Additional Departmental Affiliation
Theatre and Dance
This project serves as an extended case study on the adaptability of an aesthetic text into a popular text. It focuses on Gregory Maguire’s original novel Wicked, which drew its inspiration from the universally known land of Oz, and the subsequent stage adaptation by the same name. The first half of the project involves an extensive text-to-stage analysis, delineating the differences between the two mediums. The second half of the project involves an examination of the sequels to the original novel as commodities. Each of the novels is a literary text created for a narrower audience, while the popular text of the musical was created for a wider audience. Each medium of the story, however, functions with its own purpose and can engage in a conversation with the other mediums. The successful transformation of the novel to the musical proves that aesthetic and functional texts can apply to separate yet convergent (or intersecting) audiences, disproving the theory that popular texts are somehow inferior to aesthetic texts.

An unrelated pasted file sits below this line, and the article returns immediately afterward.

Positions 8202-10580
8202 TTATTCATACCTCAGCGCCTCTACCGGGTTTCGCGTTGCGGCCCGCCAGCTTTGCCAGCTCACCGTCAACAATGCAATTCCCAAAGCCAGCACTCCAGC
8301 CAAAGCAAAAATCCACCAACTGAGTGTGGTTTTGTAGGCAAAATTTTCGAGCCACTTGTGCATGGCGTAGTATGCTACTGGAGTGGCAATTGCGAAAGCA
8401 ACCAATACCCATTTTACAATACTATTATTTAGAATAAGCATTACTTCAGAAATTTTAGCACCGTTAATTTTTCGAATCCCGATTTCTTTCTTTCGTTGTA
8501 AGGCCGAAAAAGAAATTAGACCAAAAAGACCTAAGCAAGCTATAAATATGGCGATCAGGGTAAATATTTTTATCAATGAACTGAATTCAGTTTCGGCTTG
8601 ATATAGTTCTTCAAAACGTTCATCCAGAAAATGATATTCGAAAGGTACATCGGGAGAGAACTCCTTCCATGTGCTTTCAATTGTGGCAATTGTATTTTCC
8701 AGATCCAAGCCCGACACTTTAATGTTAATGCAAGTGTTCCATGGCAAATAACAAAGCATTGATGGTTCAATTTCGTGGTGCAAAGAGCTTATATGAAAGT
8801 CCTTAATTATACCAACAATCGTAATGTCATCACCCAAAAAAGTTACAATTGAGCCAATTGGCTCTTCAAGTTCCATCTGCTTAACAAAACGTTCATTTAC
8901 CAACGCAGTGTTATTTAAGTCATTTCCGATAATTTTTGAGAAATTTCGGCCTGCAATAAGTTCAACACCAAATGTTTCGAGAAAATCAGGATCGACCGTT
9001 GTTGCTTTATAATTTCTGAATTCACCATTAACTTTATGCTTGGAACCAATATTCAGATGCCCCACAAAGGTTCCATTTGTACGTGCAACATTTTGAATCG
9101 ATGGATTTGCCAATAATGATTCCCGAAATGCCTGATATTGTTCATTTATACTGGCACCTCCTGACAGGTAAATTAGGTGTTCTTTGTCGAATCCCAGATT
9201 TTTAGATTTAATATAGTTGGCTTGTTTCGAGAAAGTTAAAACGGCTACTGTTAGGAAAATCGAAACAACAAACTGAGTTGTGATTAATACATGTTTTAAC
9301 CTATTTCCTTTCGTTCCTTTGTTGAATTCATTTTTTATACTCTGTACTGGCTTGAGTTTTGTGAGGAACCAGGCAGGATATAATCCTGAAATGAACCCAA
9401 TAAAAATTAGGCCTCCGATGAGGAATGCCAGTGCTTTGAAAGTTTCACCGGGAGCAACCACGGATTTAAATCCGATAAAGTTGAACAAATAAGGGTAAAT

Advisor(s) or Committee Chair
Dr. Anthony Harkins
Comparative Literature | Other Film and Media Studies
Adams, Amanda S., "In Defense of Adaptation: Aestheticism versus Functionalism in the Wicked Franchise" (2012). Honors College Capstone Experience/Thesis Projects. Paper 383.